Kibakichi (aka Kibakichi: Bakko-yokaiden) Movie Review
Written by Neon Maniac
Directed by Tomoo Haraguchi
Written by Mugi Kamio
2004, Region 1 (NTSC), 95 minutes, Rated R
Kibakichi is a loner. Half man, half werewolf, all Samurai. He wanders the Japanese countryside like Caine from "Kung Fu." He's an archetype, the reluctant hero. The bad-ass with a heart of soft stone. He would find find comraderie with Toshiro Mifune's Sanjuro, or Clint Eastwood's Man With No Name.
Kibakichi wanders into a small village where the residents turn out to be Yokai (ancient demons) disguised as humans. At one time, Yokai and humankind lived peacefully side by side. Then one day the humans turned on the Yokai, slaughtering most of them and forcing the rest into hiding. Kibakichi impresses the Yokai leader with his fighting and gambling skills and is soon enlisted to get rid of a group of Kappa (Amphibious demons? Teenage Mutant Ninja Turtles on PCP?) living in the swamps outside the village. Kappa aren't the only problem the Yokai have however, the local Yakuza clan have been exploiting them with the false promise of a new land where all Yokai can be free to live their lives in their true form. After discovering the Yokai's secret, Kibakichi feels connected to them and takes up the fight as the Yakuza begin a merciless campaign against the village.
Kibakichi is Saiko (pronounced "psycho") Films first release in the US, and represents MTI Home Video's foray into Asian horror. Where most US companies are importing the thoughtful, creepy Japanese horror films, Saiko seems to be going after the low budget B movies. It's an interesting move and a niche that needs to be filled. Not all Asian horror is dead girls and angst filled ghosts — there are plenty of bloody, rubber suited gore fests to be had, and they need to be introduced to US audiences.
At first glance, Kibakichi can appear to be Kurosawa's Yojimbo with monsters. To a limited degree it is, but at the same time it's an interesting melding of Japanese samurai and monster films. Kibakichi trades Yojimbo's mischievious humor for a brooding melancholy, and while there are some parallels, Kibakichi is its own film. Starting out with a strong slice of samurai action, Kibakichi weaves a story of mystery and melodrama that only Japanese filmmakers seem to be able to get away with. While the first half of the film focuses on characters and exposition, the last half pays off with more samurai werewolf action than you can shake a katana at.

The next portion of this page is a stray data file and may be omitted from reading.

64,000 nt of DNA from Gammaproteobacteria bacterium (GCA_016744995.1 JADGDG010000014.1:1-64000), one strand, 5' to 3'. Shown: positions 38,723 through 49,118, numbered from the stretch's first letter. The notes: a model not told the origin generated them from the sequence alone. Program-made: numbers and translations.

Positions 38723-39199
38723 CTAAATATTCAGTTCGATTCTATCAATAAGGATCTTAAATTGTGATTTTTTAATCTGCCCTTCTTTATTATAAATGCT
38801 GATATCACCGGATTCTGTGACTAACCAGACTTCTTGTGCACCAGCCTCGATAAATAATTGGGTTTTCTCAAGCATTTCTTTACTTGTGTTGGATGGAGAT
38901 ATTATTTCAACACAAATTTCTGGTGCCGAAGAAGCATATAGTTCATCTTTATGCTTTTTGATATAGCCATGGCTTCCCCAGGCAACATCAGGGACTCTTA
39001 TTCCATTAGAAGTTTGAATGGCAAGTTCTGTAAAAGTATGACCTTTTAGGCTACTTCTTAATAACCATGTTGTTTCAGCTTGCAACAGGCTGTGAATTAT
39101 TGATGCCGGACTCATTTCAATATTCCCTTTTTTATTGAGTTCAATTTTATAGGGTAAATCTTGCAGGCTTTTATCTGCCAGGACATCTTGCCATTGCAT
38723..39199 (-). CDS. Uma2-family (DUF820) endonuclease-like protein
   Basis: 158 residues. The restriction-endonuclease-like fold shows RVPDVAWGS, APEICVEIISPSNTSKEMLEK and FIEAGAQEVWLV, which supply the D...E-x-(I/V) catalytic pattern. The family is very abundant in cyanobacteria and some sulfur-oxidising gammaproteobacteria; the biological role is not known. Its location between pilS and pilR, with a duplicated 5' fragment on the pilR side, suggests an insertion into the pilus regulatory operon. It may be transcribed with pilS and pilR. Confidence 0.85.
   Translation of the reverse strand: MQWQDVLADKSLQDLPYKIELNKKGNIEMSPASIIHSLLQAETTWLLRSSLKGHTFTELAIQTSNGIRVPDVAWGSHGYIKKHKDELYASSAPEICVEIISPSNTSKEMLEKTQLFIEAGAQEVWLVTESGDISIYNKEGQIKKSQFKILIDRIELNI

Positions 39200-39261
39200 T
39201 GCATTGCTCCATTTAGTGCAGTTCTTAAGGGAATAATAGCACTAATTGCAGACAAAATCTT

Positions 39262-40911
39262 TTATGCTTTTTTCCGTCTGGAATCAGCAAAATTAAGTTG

Kibakichi has a nice mix of over-the-top samurai action and monster mayhem. Fight choreography is top notch, with none of the modern slow-mo, pan and rotate, or other Matrix style effects that tend to clutter up many modern films. This is good, old fashioned hack and slash (and occasionally bite) action. Inevitably, there are things in this movie that will make western audiences shrug their shoulders in confusion, but there's nothing that will ruin the movie or stymie the viewer. It is a fun flick that should appeal to a wide audience of Samurai, Shaw Brothers and Japanese film fans in the US.
A sequel is being released sometime in July of '05 in Japan, and hopefully Saiko/MTI will be bringing it to DVD in the US. It may not be the best samurai movie, or the best werewolf movie, but it is a solid samurai werewolf movie. It brings the fun for all the right and wrong reasons. This could easily go on to be a cult favorite with the right audience.
Video and Audio:
The review screener was non-anamorphic widescreen, again the final release should be anamorphic 1.85:1. The print that I saw was very dark, and a lot was lost in the shadows. At times it appeared as if the Contrast setting was turned up to high on the TV, with all blacks and grays being the same shade. Hopefully the release DVD will be better.
The review screener I received had a mono track, which isn't unusual. It was clear in most parts and easily understood. The final release promises to be in 5.1, and if done correctly should really enhance the fight scenes and other action sequences.
There were no extras on the screener aside from a trailer. The release DVD will have an English audio dub track along with the original Japanese language track with optional English or Spanish subtitiles. Also promised is a "behind the scenes" feature. The screener DVD only had the English audio dub available, but it was quite good. Some of the voice actors seemed to be quite inspired, and fit the characters very well.
(Neon's Movie Lounge contains a Zenith 42" Plasma EDTV, Oppo DV971H DVD player using a DVI connection, JVC 5.1 DD/DTS receiver and JBL Northridge E Series speakers.)
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